Published February 1982 — Download PDF of the original newspaper column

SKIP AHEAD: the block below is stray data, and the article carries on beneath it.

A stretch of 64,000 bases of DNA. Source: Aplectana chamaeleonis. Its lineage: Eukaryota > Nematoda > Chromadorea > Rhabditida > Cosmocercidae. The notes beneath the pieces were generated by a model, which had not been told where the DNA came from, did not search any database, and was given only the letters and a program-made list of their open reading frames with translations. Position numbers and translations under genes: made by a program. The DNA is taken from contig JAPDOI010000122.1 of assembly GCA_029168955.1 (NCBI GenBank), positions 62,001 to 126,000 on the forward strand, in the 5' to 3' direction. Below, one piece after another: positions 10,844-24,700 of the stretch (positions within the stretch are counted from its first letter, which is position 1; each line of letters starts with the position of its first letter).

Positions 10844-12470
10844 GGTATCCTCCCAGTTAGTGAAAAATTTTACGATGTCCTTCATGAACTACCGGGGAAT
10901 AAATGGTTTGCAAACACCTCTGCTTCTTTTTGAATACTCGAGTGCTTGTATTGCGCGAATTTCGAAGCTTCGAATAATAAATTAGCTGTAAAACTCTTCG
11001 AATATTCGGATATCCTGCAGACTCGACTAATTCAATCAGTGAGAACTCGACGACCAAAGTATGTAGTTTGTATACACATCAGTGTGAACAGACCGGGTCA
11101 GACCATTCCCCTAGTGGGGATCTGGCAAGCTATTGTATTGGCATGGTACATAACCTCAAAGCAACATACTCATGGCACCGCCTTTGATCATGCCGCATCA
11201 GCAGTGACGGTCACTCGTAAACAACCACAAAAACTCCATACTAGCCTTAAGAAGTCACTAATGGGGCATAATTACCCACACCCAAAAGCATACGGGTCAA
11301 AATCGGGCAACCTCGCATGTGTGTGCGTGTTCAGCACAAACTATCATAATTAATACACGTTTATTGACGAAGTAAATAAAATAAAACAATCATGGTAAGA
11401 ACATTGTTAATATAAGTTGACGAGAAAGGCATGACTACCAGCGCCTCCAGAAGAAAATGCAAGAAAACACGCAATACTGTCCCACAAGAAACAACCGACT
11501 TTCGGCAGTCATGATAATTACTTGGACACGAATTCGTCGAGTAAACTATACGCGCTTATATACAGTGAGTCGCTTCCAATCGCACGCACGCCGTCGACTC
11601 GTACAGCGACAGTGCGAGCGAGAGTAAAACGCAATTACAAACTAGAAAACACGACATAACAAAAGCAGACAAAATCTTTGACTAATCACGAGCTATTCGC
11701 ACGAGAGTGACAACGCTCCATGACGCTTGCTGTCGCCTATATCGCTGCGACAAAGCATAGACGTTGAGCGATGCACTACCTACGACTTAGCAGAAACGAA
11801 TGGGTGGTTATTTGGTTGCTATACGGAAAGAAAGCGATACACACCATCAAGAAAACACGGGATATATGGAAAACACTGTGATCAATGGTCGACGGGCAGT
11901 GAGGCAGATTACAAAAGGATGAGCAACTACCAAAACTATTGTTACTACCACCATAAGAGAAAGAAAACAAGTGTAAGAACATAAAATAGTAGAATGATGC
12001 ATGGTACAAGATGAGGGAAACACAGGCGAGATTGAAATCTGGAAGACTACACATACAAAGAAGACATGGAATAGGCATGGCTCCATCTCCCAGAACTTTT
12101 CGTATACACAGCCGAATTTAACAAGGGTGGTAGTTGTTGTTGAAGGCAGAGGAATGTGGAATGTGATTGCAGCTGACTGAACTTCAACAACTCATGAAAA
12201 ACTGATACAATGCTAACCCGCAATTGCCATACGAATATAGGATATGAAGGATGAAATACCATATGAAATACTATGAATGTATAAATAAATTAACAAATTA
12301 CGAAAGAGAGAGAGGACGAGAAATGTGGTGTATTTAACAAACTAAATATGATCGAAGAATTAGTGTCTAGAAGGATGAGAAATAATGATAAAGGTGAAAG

Byrd's-Eye View By U.S. Senator Robert C. Byrd World Coal Trade The absence of a meaningful coal export policy by the current Administration jeopardizes our nation's trade position and could seriously impair the future of American coal as an international energy resource. Unfortunately, after more than one year in office, the Administration has failed to endorse policies that would encourage the development of our nation's coal, which is a convenient alternative to foreign oil. Past initiatives to increase domestic coal production, improve the necessary transportation infrastructure, and establish a political climate that would be reassuring to coal-importing nations have been abandoned. Consequently, all the momentum that had been building toward an articulated and meaningful coal export policy has been lost. For example, the deepening of America's harbors to allow entry of new colliers of 150,000 tons or more is considered essential for the American coal industry to develop its export market to its full potential. The larger ships are expected to offer a 30-to-50 percent transportation-cost advantage over older, smaller ships, thus making American coal a more economically- attractive source of energy. The Administration, however, has endorsed legislation that would require port authorities to privately finance 100 percent of the costs of dredging harbors to greater depths, without any federal government support. Such an approach reflects a complete reversal of policies that have guided waterway development for the last 150 years. Because port improvements would generate benefits to broad regions of the country, and to the nation's economy as a whole, the federal government has a responsibility to help initiate and complete the deepening of our harbors. West Virginia is a case in point. Although our state has no deep-water ports, improvements to harbors elsewhere in the country would assist in the transportation of West Virginia coal to export markets. In 1980, West Virginia produced 44.1 million tons of coal for exports, almost 50 percent of all coal exported. Any increase in West Virginia's coal exports, of course, would translate into additional jobs and added revenue paid in state and local taxes. Coal now supplies more than 25 percent of the world's energy needs. During the next 20 years, coal will supply one-half to two-thirds of the additional energy required worldwide. Such expansion of the world coal trade holds great potential for the health of our economy and for our balance of trade. But to take advantage of this potential, the U.S. needs a well-focused and defined government role in coal export policy; one that includes the deepening of our harbors.